The Design and Technologies Teachers Association of Australia competition asked students to choose one United Nations Sustainable Development Goals (SDGs) of either
- Ensure access to affordable, reliable, sustainable and modern energy for all.
- Take urgent action to combat climate change and its impacts.
- Conserve and sustainably use the oceans, seas and marine resources.
We congratulate Annika Schmitz of Year 8, Bruno Decker-Stewart of Year 9 and Sofia Ninkovic of Year 10 for being chosen as finalists. Their entries required deep imagination, as well as careful analysis and successful communication.
Meadow, the marine agriculture robot
Sofia, who chose Goal 14, Life below water, presented her solution to ocean acidification: Meadow, the marine agriculture robot.
“My proposition is that we add a seagrass meadow in close proximity to oyster farms and reefs and Meadow will wrap the oysters in the seagrass,” said Sofia.
“Underwater vegetation, such as seagrass meadows and kelp forests, photosynthesize much like their land-based relatives. In the process, aquatic vegetation removes some of the excess carbon dioxide in the surrounding seawater that causes ocean acidification.
“I chose oysters for the reason that the US oyster industry is worth $249M per year with both product and jobs at risk, and is currently shrinking due to the oyster death rates rising. For shellfish such as oysters, lower pH means less carbonate which they rely on to build their essential outer shells. As the acidity increases the shells become thinner, their growth slows down and their death rates rise,” Sofia said.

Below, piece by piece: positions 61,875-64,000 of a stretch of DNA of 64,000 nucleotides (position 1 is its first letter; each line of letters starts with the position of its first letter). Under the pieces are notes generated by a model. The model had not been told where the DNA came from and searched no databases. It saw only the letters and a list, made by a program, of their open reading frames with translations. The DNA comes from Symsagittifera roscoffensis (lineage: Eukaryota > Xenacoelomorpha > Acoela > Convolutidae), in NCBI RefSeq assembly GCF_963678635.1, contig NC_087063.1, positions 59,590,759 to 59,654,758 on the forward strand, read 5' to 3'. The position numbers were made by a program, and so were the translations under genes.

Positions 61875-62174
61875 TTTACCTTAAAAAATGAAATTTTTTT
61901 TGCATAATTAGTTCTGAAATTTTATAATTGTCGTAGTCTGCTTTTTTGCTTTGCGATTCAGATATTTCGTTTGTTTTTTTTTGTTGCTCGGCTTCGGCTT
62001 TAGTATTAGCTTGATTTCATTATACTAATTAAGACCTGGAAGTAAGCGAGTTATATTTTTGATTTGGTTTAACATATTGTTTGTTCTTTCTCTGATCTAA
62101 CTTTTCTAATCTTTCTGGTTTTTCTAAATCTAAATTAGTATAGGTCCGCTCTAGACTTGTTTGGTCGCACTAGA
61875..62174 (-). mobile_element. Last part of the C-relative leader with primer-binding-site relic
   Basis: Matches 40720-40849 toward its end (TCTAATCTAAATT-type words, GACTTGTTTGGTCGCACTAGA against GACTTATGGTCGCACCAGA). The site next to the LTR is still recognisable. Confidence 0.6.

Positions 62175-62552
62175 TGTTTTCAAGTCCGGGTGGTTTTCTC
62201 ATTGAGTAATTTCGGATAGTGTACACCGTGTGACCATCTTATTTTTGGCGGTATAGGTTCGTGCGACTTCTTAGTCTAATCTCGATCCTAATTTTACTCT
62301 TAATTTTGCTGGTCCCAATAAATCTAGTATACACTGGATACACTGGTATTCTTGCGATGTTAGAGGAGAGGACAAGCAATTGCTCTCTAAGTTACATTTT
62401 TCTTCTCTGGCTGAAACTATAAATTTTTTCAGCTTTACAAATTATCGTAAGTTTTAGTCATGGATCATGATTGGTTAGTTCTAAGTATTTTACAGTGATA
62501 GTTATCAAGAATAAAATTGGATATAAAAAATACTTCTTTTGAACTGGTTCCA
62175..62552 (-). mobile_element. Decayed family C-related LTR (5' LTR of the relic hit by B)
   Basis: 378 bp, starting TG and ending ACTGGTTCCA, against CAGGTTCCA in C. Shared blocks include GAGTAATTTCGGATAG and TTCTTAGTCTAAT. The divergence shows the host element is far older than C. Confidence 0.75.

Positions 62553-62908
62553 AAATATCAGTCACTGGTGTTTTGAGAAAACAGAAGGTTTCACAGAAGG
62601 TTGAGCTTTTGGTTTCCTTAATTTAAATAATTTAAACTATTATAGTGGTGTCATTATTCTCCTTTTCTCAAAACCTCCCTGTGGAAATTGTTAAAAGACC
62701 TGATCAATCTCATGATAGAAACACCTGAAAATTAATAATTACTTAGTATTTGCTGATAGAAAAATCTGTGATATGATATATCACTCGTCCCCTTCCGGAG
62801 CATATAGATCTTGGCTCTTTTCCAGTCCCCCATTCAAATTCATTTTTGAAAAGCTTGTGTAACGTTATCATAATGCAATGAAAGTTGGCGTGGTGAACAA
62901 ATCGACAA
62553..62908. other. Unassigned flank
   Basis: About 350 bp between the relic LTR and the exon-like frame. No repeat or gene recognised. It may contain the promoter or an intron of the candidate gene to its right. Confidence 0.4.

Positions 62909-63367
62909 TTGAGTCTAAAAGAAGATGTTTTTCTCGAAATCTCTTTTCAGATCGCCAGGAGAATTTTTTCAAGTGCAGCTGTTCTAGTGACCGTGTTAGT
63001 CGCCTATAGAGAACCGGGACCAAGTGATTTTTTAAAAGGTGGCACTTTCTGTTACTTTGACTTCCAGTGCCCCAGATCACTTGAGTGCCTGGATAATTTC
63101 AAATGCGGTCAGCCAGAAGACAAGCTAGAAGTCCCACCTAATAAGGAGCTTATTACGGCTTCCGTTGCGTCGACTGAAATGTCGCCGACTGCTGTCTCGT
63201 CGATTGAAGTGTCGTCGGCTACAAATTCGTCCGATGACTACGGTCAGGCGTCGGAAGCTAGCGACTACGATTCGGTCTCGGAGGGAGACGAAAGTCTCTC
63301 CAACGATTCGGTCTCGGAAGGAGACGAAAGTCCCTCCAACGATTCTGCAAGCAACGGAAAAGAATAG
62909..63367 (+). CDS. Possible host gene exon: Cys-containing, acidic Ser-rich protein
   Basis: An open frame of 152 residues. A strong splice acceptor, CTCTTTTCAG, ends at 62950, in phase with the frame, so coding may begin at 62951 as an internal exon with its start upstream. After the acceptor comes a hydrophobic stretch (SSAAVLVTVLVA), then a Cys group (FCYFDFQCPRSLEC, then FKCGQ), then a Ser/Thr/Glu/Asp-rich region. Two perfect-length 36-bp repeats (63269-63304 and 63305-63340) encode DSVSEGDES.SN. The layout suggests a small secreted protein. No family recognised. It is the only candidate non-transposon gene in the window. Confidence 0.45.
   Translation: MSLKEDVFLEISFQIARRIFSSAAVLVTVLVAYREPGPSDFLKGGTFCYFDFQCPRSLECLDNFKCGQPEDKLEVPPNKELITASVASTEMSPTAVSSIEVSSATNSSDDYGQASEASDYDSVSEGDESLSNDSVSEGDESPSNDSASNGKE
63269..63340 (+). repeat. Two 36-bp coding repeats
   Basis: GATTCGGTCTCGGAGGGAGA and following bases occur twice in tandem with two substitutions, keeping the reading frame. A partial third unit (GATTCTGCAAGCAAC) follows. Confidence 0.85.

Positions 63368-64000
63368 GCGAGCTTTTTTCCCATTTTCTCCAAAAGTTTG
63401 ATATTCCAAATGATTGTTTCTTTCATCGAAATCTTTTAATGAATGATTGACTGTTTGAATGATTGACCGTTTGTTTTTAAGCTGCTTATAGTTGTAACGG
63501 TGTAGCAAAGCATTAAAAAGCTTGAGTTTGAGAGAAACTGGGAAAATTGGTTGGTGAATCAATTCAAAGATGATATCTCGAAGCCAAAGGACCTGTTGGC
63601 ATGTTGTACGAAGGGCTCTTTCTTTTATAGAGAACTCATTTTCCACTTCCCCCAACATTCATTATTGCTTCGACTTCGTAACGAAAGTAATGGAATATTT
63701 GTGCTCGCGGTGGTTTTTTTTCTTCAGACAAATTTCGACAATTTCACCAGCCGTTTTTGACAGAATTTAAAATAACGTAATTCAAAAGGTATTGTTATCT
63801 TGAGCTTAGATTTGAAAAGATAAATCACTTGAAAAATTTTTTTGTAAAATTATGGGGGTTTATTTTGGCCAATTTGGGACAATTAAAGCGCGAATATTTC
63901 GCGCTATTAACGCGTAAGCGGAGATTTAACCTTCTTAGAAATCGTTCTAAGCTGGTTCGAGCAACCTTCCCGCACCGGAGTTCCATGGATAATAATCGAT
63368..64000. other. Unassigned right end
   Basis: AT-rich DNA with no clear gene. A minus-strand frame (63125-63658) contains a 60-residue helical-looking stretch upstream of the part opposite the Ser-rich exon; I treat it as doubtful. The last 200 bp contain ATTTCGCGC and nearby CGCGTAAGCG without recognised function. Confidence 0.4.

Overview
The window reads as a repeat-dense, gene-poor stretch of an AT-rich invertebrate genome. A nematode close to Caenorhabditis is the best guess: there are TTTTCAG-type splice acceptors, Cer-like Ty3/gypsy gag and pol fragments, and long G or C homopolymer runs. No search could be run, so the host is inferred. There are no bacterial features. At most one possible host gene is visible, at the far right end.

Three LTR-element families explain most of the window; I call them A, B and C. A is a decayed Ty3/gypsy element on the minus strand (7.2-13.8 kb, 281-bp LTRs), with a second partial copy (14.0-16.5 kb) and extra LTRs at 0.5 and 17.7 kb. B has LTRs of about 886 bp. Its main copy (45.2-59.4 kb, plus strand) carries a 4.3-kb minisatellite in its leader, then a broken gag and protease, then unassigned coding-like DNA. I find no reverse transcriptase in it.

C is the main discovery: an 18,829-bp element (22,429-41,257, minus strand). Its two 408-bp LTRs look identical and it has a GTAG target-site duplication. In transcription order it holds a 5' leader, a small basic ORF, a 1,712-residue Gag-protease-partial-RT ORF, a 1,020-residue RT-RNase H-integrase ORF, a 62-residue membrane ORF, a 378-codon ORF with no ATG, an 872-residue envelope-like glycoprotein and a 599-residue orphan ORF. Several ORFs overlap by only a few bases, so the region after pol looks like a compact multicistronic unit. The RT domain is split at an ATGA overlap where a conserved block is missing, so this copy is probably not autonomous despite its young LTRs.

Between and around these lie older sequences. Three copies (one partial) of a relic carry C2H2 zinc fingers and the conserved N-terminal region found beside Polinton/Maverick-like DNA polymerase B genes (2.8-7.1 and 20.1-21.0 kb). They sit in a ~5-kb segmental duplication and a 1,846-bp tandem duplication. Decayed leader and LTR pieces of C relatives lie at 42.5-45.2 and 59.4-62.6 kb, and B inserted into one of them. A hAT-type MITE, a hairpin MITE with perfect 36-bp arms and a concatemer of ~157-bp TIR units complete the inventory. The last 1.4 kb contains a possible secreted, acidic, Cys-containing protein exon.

“In order for the robot to physically wrap the oysters in seagrass it will use teleoperation, which is technology used for NASA’s space robot in order to move their hands.”
Cleaning up oil spills
Annika said she has always been passionate about pollution and how it affects our planet.
“For me, this competition was really proving to myself (and hopefully others) that we can make a difference,” she said.
“My idea is a device that is supposed to help clean up oil spills in the ocean. Normally, cleaning oil spills up is a slow and tedious process.
“My device, the Water Lungs, would be more efficient. It would be placed in the area of the oil spill and suck in both water and the oil. The liquids would get sucked through small tubes inside the device in which magnetic nanoparticles would get pumped through making the oil loosely magnetic.
“This would allow the device to separate the water to the oil. The oil would then get stored in a container that, when full, would alert a vessel which would come and remove the container.”
Using traffic to create energy
Bruno said he chose to compete in the design competition because he thought of an idea that no one else had thought of.
“My idea is a sleek wind turbine that sits between two opposite lanes of moving cars. In conclusion this design is cheap and effective in lots of different environments so you should vote for me.”
You can watch the video of all selected finalists below. Annika’s begins at 3.56 minutes, Sofia’s at 6.48 minutes, and Bruno’s at 13.16 minutes. It’s up to the public to vote for their favourite here.
Please cast your vote here.